The Google Pixel 3 XL is the perfect symbiosis of Android Pie and Qualcomm 845 system-on-a-chip (SoC) hardware. Apart from some secret sauce in the camera co-processor and a mysterious Titan M security chip, it is a 100% Qualcomm reference design.
Why is that important?
Many makers wrap other brands of components around a Qualcomm SoC. In some cases, it is for cost competitiveness and in others for supply chain control etc. Often it results in compromises to performance, but you don’t know that – all you see is a Qualcomm 845 SoC. Google Pixel 3 XL does not do that.
Imagine buying a V8 muscle car only to find that massive engine’s power marred by a mishmash of inferior parts and cheaper workarounds – you are never going to get maximum performance or reliability. The Qualcomm 845 SoC is that V8 and it works best with a full suite of Qualcomm parts like its X20 LTE modem, Bluetooth, Adreno GPU, Hexagon AI DSP, Quick Charge 4++ and onboard security.
Then there is the right fuel, and that is Android Pie. Pure unadulterated Pie that exploits all of Qualcomm’s hardware smarts. No ham-fisted chefs cooking up their own UI (User Interface) stew. Google and Qualcomm are a marriage made in heaven.
From that viewpoint alone Google deserves a 10 out-of-10 for effort and sticking to a reference design. Is the Pixel 3 XL (and the smaller Pixel 3) a 10-of-10 too? Read on.
How we rate phones
We use robust paradigms to assess phones in different categories. Price is a major delineator:
- Flagship >$1000
- Mid-to-high $500-999
- Mass-market $200-499
- Value pre-paid <A$199
Then over a week or so of real-world use we compare specifications to performance, e.g. what is missing or what is punching above its weight.
The Pixel 3 is $1,199/1,349 for a 64/128GB and Pixel 3 XL is $1,349/1,499 – so we review it as a flagship-class device.
There are two issues with the price paradigm.
First, is that Apple has upped the flagship ante to an eye-watering $2,346 for the iPhone XS Max 3/512GB. Is it fair to use the same paradigm on the Pixel 3 XL as a phone costing almost double that?
From a tech perspective, there are now many niche segments of the flagship market, just as there are emerging new segments all down the line. And many makers are selling last seasons flagships at lower prices – there is nothing wrong with them either.
For example, LG’s amazing G7 ThinQ* ($799), LG V30+ ThinQ, HTC U12+* ($1199), Sony Xperia XZ premium ($799), Sony XZ2* ($949), OPPO Find X* ($1,099), Huawei P20 Pro ($1,099), Apple iPhone 6 ($979), Apple iPhone 8 Plus ($1,149) , Samsung Galaxy S8 ($997), Google Pixel 2 XL ($999), and Nokia 8 Sirocco* ($999).
So, for this review, we are going to leave price out of the equation and look at it as a Qualcomm 845 based device. We identify these as * above.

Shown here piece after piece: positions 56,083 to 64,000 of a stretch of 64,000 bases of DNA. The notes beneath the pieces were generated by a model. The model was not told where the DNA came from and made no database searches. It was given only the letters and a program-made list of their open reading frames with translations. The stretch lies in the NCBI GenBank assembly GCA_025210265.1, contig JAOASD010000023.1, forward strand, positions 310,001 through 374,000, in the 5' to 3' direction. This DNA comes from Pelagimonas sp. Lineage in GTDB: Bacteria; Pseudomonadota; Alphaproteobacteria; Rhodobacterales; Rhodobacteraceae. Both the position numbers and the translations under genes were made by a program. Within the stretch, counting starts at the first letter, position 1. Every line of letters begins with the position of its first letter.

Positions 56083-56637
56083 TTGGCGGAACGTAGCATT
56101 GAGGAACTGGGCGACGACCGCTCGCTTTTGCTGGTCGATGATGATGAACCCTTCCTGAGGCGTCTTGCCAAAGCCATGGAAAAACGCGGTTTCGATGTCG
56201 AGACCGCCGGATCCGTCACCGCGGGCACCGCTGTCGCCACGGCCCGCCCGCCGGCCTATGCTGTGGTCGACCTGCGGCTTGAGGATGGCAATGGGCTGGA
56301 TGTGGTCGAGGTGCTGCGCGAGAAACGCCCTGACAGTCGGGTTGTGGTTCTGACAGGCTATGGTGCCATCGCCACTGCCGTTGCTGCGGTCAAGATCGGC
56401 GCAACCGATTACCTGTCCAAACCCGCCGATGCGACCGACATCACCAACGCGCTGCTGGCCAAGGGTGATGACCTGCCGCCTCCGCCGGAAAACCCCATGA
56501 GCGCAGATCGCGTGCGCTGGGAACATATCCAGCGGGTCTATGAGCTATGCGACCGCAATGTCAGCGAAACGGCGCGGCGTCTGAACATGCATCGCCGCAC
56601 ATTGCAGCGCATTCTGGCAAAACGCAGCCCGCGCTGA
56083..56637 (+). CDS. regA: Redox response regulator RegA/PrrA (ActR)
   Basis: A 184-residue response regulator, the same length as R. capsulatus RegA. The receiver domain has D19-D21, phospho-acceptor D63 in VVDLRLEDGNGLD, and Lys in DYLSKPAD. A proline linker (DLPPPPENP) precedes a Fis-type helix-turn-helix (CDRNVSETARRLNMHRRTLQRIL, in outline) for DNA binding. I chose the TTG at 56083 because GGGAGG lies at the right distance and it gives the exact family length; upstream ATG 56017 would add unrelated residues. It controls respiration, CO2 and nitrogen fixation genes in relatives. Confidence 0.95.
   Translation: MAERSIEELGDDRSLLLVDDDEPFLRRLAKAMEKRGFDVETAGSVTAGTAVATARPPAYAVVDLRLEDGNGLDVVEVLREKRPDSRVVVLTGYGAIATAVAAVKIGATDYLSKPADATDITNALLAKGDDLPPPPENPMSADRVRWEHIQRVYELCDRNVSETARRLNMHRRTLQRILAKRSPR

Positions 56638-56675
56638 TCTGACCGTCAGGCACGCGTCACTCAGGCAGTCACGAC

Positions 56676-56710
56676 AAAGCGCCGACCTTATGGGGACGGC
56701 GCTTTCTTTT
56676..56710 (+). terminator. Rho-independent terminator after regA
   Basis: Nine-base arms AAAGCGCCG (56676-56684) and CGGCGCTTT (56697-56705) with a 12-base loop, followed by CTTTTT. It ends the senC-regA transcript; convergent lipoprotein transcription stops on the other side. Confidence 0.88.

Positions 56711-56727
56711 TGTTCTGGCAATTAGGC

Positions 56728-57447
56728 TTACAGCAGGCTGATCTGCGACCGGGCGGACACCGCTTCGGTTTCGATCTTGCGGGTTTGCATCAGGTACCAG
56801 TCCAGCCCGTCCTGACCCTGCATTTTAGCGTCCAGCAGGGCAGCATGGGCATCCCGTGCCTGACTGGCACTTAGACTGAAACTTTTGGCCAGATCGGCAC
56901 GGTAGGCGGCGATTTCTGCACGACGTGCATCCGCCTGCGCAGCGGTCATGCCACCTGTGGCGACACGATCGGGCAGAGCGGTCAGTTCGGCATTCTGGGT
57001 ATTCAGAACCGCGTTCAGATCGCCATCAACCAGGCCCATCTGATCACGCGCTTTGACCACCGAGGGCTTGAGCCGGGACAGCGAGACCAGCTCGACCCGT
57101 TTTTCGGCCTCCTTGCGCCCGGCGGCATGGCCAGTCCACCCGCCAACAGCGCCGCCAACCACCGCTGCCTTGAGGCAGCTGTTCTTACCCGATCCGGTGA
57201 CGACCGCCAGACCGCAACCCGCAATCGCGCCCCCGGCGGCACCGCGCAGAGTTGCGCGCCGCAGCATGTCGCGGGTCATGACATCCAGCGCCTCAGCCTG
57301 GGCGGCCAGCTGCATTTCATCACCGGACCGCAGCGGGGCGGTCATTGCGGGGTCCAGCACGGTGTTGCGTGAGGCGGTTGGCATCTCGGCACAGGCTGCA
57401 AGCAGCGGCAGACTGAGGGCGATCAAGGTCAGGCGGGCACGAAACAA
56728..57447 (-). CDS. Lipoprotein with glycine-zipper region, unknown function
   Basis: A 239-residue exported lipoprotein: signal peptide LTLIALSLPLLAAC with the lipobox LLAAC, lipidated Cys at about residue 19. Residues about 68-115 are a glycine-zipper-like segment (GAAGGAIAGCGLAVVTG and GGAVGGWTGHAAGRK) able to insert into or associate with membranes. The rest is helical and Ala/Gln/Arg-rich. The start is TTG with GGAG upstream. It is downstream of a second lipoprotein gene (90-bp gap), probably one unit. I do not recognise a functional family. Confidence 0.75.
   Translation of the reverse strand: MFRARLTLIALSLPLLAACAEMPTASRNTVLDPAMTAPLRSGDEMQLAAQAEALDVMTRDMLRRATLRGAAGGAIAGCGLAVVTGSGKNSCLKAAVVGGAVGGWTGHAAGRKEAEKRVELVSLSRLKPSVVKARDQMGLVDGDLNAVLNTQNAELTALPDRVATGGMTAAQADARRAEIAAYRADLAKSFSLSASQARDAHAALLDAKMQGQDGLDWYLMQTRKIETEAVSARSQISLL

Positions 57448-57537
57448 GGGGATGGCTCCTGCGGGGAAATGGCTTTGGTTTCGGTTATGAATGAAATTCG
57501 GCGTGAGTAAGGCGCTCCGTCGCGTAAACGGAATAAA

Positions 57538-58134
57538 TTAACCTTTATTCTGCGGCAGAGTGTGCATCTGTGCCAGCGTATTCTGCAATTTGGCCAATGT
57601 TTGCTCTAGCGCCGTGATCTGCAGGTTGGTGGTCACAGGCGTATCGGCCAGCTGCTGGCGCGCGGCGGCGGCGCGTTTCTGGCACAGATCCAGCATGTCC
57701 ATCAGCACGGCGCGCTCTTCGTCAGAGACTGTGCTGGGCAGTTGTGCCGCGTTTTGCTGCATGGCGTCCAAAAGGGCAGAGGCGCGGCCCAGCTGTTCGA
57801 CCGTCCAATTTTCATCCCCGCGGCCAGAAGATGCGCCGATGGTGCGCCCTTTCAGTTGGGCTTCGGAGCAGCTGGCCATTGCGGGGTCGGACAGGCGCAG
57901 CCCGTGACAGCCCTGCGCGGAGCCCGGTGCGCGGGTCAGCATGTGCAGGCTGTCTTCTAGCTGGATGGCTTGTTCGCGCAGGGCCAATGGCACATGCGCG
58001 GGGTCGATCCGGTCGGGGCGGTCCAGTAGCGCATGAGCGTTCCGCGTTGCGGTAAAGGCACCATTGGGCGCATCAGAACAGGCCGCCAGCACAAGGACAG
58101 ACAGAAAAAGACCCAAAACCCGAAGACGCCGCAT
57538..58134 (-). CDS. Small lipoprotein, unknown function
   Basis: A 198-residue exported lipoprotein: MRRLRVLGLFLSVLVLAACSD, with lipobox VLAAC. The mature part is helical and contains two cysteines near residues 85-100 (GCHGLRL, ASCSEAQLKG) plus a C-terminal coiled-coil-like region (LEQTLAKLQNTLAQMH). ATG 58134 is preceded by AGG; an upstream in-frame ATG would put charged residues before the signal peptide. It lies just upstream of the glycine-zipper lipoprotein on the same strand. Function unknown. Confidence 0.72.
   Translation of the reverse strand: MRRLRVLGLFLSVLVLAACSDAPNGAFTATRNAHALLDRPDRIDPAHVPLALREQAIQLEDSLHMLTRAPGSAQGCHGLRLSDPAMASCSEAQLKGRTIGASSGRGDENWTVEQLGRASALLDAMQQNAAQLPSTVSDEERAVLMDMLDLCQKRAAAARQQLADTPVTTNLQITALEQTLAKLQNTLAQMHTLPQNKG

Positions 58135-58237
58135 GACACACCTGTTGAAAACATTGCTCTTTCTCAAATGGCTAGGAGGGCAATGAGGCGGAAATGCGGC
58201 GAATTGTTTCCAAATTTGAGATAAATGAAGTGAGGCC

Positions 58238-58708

Why mention all the competition in a Google Pixel 3 XL review?
Apologies to Google for mentioning all the fierce competition. But it makes the point that a phone needs to rise above the others and appeal to a market that the others don’t address.
The Pixel 3 XL is a thinking person’s phone.
For the right person it is a unique phone – bar none. That person appreciates pure Android Pie and three year’s operating system (OS) upgrades (Android Q, R, and S) as well as guaranteed timely security updates. Linux and Nexus users rejoice!
Let’s explore the OS upgrades. Android O was good; Android P is even better with a raft of new AI features, battery management, screen management, background app management, faster performance, gesture interface, digital wellbeing (tells you if you are addicted to the phone) and multi-point Bluetooth – to name a few.
What will future versions of Android hold? The answer is very few makers guarantee more than the next OS upgrade and most are a few months behind in security updates. Not so with Pixel 3 XL.
Yes, there some other brands offering Qualcomm 845 and Android One.
The thing we like about Android One is it gives you a pure Android experience free from bloatware that chews up memory and resources.
That narrows the field to Nokia 8 Sirocco, Motorola Z3 (releasing soon), LG G7 One, HTC (coming soon) and others are coming. It makes sense for Google to handle the updates directly, free custom user interface and Telco constraints.
What commentators call Pixel’s Achilles heel is what Google call its strengths.
Google has made a well-tuned V8 where Android P extracts the maximum from the hardware.
Google says its single-lens camera is more than a match for dual/quad cameras especially as these also use AI to get the result you want. We agree.
And who needs memory expansion when you have unlimited photo/video storage in Google Photo cloud (with the attendant AI benefits).
Dual sims? Use Google Duo video calling over Wi-Fi for free.
GadgetGuy’s spoiler alert!
If you want a flashy giant-killer, then the Kirin 980 SoC (not Qualcomm) based Huawei Mate 20 Pro at $1599 – the first smartphone GadgetGuy has ever given a 5-out-of-5 flagship rating – is for you.
If you are a thinking person, then Google’s Pixel 3 and Pixel 3 XL will make you very happy.
Review: Google Pixel 3 and Pixel 3 XL
Google Pixel 3 XL is the third-generation, and some say it took this long to get it right. I use a Pixel 2 XL as a reference device, and I think critics are a bit harsh – it too is a great, functional, typical Google style, device.
The 3 and 3 XL are almost identical save the screen, battery and weight so don’t feel short-changed if you buy the more pocketable Pixel 3. That is a clever move by Google as often other brands make unacceptable compromises between Standard and Plus sizes (Huawei we are looking at you – the Mate 20 Lite/standard are not nearly as good as the Pro). So, we will just refer to it as the Pixel 3 XL in this overview.
In the box
- Quick Switch adaptor USB-A (female) to USB-C
- USB-C to 3.5mm DAC adaptor
- USB-C to USB-C cable
- Pixel USB-C earbuds and mic
- 18W USB-C charger 5V/3A and 9V/2A
The first impression
The review unit is Just Black. It also comes in Not Pink and Clearly White.
I love the attention to detail with the soft touch matte textured Gorilla Glass 5 back that gives great grip and eliminates all but the oiliest of fingerprints. It has a full aluminium frame and fingerprint magnet Gorilla Glass 5 on the front. That is good to minimise the risk of cracks when dropped, but I recommend a tempered glass screen protector and bumper case as well.
My only niggle is that the power button is above the volume rocker and you need to remember that.
Buy here – or you will regret it
We issue the standard warning that you must buy the genuine Model with Australian firmware as it works on all Australian Carrier LTE bands and can make a 000-emergency call without a sim.